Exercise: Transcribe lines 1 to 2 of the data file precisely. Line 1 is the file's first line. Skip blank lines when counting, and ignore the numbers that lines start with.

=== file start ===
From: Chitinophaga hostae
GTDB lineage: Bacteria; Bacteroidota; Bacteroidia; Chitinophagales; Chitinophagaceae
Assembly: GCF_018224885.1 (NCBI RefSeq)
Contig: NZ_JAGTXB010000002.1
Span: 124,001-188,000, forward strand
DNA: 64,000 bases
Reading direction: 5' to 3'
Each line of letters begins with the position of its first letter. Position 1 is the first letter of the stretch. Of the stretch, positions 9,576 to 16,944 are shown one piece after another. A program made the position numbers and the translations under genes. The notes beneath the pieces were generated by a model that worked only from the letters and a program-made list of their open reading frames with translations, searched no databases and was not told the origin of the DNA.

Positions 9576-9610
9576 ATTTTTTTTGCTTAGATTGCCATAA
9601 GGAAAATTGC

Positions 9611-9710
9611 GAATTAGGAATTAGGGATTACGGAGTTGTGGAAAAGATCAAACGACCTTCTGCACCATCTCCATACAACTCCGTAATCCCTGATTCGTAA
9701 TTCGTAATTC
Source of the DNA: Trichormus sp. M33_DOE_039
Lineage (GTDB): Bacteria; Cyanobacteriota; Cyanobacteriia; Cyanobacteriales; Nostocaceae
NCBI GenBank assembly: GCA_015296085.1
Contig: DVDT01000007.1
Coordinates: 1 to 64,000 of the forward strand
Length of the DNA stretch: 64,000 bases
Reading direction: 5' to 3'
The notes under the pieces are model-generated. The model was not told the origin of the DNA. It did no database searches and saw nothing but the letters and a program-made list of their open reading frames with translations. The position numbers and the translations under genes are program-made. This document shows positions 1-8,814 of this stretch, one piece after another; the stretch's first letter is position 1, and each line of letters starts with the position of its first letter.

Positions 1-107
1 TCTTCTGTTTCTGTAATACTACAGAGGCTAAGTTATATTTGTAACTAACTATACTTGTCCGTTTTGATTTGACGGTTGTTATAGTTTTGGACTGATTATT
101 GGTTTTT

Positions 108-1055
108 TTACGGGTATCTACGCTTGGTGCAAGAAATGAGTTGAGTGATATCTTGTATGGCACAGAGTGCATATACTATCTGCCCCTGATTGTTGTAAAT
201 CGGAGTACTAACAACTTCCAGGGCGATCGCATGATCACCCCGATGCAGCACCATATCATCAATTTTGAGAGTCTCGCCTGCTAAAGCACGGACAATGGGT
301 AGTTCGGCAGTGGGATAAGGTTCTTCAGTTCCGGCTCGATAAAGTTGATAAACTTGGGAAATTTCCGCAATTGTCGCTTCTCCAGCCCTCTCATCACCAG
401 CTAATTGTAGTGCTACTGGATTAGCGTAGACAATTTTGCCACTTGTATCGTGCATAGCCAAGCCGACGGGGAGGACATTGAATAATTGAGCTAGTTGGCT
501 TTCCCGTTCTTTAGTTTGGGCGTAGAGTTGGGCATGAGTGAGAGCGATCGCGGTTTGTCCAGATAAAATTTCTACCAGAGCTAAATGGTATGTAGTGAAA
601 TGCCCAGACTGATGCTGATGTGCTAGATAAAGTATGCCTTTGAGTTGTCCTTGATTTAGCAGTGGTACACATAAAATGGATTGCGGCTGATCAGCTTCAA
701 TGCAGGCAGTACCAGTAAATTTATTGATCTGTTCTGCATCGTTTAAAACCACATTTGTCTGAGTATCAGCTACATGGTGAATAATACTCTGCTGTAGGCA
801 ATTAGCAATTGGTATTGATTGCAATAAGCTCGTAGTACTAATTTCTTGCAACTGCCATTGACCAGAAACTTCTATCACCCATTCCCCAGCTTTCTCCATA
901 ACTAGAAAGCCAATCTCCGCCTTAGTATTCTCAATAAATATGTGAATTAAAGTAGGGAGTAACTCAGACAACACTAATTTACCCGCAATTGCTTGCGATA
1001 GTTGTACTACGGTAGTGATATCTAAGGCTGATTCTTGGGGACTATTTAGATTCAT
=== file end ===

From: Chitinophaga hostae
GTDB lineage: Bacteria; Bacteroidota; Bacteroidia; Chitinophagales; Chitinophagaceae